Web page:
May 5, 2016

Extending the Template: Designing and Building UI/UX Frameworks


Over the last year, we’ve had a couple of web development projects where we integrated deeply into the client’s development team. This gave us some really interesting opportunities along with some development challenges.

For one undisclosed client, we had to design and develop an entirely new responsive website without final content. We were to deliver our files for the client’s development team to build the rest of the website. The scope of the project was huge, weighing in at over 200 pages, not including news articles.

For another client, XenatiX, we were tasked with building a user experience for a product still in heavy development. The product itself was a massive undertaking, a web application so large that it was next to impossible to determine all of the unique instances of the user experience.

Until recently, we approached projects differently. We would count unique page templates and design to each of them. It’s pretty easy to assign scope to a project that way as an agency. We can explain our costs and exactly what the client is getting. But, this entire approach falls flat when presented with the scope of the above two projects. We decided to use a UI/UX framework approach with Bootstrap at its core.

With Bootstrap’s mobile-first, responsive modularity, we took a more granular design approach. Starting with the basics of the grid, brand colors, type hierarchy and content styles, we rapidly prototyped a proof of concept for XenatiX’s development team to work with while working on design concepts. On the design side, our creatives focused on building unique experiences into common user experience patterns. We designed our concepts around user stories that expressed these UX patterns. As both teams iterated on the design and application, we inspired features in one another’s work. Presenting our work often became a brainstorming session, which led to more iteration and more refinement.

By the end of the process, we delivered an on-time, under-budget UI/UX framework they were able to fully integrate into their workflow within weeks. We continued to be engaged in the process of their application development to consult and develop new UX patterns as needed.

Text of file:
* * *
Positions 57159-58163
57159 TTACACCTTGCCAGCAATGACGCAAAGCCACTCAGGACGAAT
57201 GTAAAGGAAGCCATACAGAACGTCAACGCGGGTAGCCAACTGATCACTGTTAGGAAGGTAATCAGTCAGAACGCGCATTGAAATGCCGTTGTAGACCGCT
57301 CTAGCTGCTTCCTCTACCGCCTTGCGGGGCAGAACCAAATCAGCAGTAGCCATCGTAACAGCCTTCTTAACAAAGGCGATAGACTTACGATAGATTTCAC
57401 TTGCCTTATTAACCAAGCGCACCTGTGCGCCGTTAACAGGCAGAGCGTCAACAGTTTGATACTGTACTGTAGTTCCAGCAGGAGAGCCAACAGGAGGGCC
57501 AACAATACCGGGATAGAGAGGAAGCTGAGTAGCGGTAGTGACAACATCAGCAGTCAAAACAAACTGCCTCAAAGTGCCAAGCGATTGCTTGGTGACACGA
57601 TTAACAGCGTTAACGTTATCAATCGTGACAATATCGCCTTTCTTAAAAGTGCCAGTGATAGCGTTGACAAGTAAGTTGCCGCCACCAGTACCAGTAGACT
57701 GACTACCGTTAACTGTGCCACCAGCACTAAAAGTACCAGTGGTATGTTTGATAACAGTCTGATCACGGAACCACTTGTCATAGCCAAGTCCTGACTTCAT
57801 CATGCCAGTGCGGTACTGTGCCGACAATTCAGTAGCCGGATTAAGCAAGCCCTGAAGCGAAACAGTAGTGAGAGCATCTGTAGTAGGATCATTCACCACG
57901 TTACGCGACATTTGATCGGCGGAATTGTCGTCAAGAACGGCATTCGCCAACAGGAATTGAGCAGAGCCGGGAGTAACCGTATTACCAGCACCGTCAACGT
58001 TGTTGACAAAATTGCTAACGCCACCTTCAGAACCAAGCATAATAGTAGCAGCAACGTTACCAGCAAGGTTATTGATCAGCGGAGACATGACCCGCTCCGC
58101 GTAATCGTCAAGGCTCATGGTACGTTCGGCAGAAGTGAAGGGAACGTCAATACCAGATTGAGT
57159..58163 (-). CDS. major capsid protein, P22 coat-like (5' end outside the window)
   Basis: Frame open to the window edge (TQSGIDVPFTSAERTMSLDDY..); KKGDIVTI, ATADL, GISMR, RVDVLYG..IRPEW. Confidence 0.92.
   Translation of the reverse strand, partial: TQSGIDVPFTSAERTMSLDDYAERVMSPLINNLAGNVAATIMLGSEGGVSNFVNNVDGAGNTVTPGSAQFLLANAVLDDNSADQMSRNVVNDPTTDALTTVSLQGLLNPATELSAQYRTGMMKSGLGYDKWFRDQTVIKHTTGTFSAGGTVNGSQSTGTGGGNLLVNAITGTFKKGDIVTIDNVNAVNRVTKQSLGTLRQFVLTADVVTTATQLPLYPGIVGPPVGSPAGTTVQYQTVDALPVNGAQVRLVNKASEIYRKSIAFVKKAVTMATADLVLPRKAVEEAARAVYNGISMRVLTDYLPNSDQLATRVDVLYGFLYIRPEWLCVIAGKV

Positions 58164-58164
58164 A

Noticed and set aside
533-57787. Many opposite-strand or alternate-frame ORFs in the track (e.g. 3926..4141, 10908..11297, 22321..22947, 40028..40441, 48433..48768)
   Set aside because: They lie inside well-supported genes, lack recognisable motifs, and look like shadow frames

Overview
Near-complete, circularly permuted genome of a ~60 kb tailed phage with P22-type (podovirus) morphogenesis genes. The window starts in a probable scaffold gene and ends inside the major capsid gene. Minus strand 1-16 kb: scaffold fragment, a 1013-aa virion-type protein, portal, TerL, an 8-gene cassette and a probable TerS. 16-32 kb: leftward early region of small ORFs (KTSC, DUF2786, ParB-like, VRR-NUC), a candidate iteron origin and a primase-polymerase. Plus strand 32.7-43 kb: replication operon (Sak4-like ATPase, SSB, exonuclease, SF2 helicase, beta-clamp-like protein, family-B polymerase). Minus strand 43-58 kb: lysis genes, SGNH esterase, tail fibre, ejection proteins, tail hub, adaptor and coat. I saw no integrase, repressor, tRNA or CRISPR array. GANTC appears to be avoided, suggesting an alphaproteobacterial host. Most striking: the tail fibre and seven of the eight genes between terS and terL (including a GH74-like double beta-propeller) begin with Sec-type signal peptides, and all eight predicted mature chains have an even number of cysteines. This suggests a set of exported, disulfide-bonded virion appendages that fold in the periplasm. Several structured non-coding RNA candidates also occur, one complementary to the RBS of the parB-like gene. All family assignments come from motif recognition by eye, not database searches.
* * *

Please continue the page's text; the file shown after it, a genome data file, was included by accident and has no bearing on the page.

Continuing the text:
For the undisclosed client’s project, we executed in a similar way. We designed a large number of modular unique page templates, stacking reusable components to make new pages. From the patterns of these unique page templates, we developed modules into a Development Style Guide. This guide was a fully-functional website that outlined every unique module and component across every template, with explanations and code samples ready to copy and paste into new pages. On delivery, the client’s development team was able to build the entire website in two months.

In both of these examples, we used Bootstrap to ease development by using core components and extending them into new or repurposed UX patterns. This gave us a common language to use with those development teams, increasing efficiency and keeping everyone sane working with the moving parts. Documentation is freely available because of Bootstrap’s ubiquity.

Critically, developing UI/UX frameworks using these methods creates a curated design that is not only beautiful and functional, but durable. Both projects can now grow organically using these frameworks, creating new experiences from a breadth of UX patterns.

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